The SINBAD score, a useful tool for predicting major adverse foot events in diabetic patients?

With diabetes on the rise worldwide, foot ulcers in diabetic patients are a major public health problem. In the United States, the cost is estimated at $80 billion every year.

To combat the progression of diabetic foot wounds, medicine recommends a a multidisciplinary approach, which generally makes it possible to reduce the risk of amputation by 45-55%: foot offloading, treatment of infection, septic surgery, revascularization, topical care, optimization of glycemic control, prevention of undernutrition…

The SINBAD score is an easy-to-use scoring system for monitoring patients with diabetic foot ulcers. However, its link with the occurrence of major adverse foot events (MAFEs) had not yet been studied.

The IHU ICAN teams therefore conducted a research project to assess the relationship between the SINBAD score and major adverse foot events in diabetic patients with foot ulcers. Publiées le 31 juillet dans Diabetes/Metabolism Research and Reviews, les conclusions sont résumées ci-dessous et consultables en version complète dans la publication “Use of the SINBAD score as a predicting tool for major adverse foot events in patients with diabetic foot ulcer : A French multicenter study”.

Read the scientific publication

The aim of the research project

  • A scientific hypothesis to be confirmed

The primary objective of this study was to evaluate the relationship between the SINBAD score and the risk of occurrence of at least one of 8 defined major adverse foot events:

  • Hospitalization,
  • Septic surgery,
  • Revascularization,
  • Minor amputation,
  • Major amputation,
  • Death,
  • Infection,
  • And ulcer recurrence.

The study hypothesis was that a high SINBAD score could be a predictor of major adverse foot events.

The secondary objective was to evaluate the relationship between the SINBAD score and the occurrence of each adverse event.

  • What is the SINBAD score?

The SINBAD score system is quick and easy to use, requiring no special equipment other than a clinical examination, and containing all the information needed for analysis by the patient’s medical team. It describes the following characteristics of the wound and its local and general environment:

  • S(ite): Wound location
  • I(schemia): Ischemia
  • N(europathy): neuropathy
  • B(infection bactérienne) : infection
  • A(rea): surface area
  • D(epth): wound depth

Research project methodology

  • Retrospective ancillary study.
  • Inclusion of 537 patients aged over 18 years attending a diabetic foot ulcer service for less than 12 months in 6 French hospitals.
  • Inclusion dates: between February 1, 2019 and March 17, 2019, and between February 1, 2020 and March 17, 2020.
  • Assessment of the SINBAD score at inclusion, then a follow-up period of 5 to 6 months with a new assessment of the frequency of major adverse foot events.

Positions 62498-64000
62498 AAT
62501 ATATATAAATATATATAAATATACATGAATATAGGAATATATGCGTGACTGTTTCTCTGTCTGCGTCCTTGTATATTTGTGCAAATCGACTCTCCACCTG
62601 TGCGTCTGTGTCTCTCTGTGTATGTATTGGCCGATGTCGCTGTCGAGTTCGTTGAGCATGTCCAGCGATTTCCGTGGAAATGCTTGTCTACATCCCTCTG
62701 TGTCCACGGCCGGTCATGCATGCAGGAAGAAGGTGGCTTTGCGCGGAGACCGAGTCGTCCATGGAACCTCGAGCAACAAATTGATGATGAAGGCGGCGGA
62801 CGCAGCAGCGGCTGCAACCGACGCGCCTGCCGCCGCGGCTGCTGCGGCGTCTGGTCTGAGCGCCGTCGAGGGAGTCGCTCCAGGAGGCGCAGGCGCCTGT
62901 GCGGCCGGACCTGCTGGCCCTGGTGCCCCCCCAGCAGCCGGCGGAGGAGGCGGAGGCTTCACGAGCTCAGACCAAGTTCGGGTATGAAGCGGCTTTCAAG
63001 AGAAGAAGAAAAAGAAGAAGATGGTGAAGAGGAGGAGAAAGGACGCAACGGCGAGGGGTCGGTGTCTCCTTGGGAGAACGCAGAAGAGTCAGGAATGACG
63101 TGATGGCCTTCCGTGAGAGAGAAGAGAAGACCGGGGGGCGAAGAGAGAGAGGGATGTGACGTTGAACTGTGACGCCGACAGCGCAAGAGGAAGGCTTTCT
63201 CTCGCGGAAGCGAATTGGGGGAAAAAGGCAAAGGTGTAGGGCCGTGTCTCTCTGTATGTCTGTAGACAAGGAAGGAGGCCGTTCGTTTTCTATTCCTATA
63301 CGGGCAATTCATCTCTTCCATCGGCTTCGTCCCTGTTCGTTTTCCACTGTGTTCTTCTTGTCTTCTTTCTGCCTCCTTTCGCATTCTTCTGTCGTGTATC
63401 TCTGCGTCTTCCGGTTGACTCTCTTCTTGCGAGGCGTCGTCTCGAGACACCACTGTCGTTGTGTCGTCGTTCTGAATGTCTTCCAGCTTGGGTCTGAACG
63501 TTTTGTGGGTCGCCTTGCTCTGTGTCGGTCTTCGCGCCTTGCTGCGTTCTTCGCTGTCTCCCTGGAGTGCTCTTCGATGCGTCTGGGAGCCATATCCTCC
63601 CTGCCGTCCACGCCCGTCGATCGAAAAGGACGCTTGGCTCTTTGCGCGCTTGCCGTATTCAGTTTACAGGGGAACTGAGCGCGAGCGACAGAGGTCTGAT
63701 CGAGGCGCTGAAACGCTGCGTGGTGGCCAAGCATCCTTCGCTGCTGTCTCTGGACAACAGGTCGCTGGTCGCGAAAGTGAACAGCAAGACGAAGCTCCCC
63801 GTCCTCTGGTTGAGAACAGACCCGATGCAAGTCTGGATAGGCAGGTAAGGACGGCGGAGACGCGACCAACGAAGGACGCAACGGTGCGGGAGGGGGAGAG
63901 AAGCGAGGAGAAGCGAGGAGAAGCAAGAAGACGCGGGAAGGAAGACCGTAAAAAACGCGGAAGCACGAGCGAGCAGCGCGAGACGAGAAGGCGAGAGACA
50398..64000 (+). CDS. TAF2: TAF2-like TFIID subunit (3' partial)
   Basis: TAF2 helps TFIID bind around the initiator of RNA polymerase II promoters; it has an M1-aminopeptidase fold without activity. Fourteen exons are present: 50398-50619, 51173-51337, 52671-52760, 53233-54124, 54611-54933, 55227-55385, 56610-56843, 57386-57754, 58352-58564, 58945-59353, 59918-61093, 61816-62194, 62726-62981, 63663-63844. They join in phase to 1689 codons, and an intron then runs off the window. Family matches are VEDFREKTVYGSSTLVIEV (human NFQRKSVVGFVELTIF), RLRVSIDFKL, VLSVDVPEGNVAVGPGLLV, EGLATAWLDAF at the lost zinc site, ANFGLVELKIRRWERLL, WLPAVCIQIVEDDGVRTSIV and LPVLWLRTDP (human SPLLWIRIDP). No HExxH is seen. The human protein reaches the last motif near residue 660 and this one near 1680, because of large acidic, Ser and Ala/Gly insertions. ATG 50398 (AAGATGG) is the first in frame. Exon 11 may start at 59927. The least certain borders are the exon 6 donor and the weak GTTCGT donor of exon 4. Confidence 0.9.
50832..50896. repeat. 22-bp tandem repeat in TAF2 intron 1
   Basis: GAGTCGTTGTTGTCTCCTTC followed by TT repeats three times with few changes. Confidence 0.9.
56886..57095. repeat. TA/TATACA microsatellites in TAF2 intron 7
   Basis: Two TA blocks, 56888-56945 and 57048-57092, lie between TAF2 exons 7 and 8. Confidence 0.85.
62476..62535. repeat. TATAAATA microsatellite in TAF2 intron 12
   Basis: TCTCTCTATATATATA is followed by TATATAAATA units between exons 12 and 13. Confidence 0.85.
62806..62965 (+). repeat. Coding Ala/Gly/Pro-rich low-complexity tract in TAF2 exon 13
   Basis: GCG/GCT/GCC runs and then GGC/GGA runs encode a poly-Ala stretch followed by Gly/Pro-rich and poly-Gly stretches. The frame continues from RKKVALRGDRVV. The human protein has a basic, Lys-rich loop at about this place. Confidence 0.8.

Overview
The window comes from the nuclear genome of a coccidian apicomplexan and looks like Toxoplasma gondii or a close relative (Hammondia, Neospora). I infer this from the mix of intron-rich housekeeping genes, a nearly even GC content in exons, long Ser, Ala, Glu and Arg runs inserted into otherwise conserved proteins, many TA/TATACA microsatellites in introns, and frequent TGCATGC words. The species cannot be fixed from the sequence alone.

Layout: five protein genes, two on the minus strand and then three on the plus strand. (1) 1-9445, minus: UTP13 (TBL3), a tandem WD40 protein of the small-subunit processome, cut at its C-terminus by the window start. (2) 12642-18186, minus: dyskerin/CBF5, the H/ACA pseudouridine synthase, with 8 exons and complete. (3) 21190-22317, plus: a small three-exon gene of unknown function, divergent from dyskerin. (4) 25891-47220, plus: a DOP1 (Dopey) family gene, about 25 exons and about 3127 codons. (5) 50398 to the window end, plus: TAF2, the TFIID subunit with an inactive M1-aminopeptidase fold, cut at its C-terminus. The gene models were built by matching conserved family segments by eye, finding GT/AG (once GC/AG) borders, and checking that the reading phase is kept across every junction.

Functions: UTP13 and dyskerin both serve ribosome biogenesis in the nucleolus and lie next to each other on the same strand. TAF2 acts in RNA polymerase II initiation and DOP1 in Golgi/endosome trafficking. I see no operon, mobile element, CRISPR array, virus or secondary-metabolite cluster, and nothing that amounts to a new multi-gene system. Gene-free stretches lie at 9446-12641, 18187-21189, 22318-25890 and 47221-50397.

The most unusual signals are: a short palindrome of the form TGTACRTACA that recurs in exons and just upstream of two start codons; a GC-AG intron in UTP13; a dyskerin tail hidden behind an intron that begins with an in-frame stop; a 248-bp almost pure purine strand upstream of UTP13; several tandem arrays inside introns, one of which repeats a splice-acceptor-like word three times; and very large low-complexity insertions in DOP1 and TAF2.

Study results

  • A low SINBAD score (0 to 3) was observed in 61% of patients and a high score (4 to 6) in 39%, with a major adverse foot event observed in 24% and 28% of patients respectively.
  • Multivariate analyses showed a significant relationship between SINBAD score and major adverse foot events.
  • The SINBAD score (continuous or dichotomous) at inclusion was also significantly associated with 6 of the 8 major adverse foot events.

The study proved that the SINBAD score could be used by the clinician, in addition to the simple prognosis of healing and amputation, to assess the risk of major adverse foot events: each SINBAD unit and an > score were associated with an increased risk of develop one of the 8 major adverse foot events.

The study concludes that the SINBAD score is a useful tool for improving foot ulcer management and predicting major adverse foot events (MAFEs).

It can be used in the same way as for the observation of major adverse cardiovascular events (MACE) in patients at cardiovascular risk.

Read the scientific publication

Study participants

  • Dr Georges Ha Van, Antoine Perrier, Service de diabétologie, AP-HP, Hôpital de la Pitié-Salpêtrière, Paris
  • Dr Sophie Schuldiner, Service de Maladies Métaboliques et Endocriniennes, Centre Hospitalier Universitaire de Nimes
  • Pr Ariane Sultan, Service endocrinologie, nutrition et diabétologie, CHU de Montpellier, PhyMedExp, INSERM U1046, CNRS UMR 9214, Université de Montpellier
  • Dr Benjamin Bouillet, Service Endocrinologie et diabétologie, CHU Dijon Bourgogne / INSERM / Université de Bourgogne Franche-Comté, LNC UMR1231, Dijon
  • Dr Jacques Martini, Service d’endocrinologie, CHU de Toulouse
  • Dr Julien Vouillarmet, Service d’endocrinologie, CHU de Lyon
  • Mehdi Menai, Aurélie Foucher, IHU ICAN, Fondation pour l’Innovation en Cardiométabolisme et Nutrition, Paris
  • Pr Agnès Hartemann, Dr Olivier Bourron, Sorbonne Université, Service de diabétologie, IHU ICAN, AP-HP, Hôpital Pitié-Salpêtrière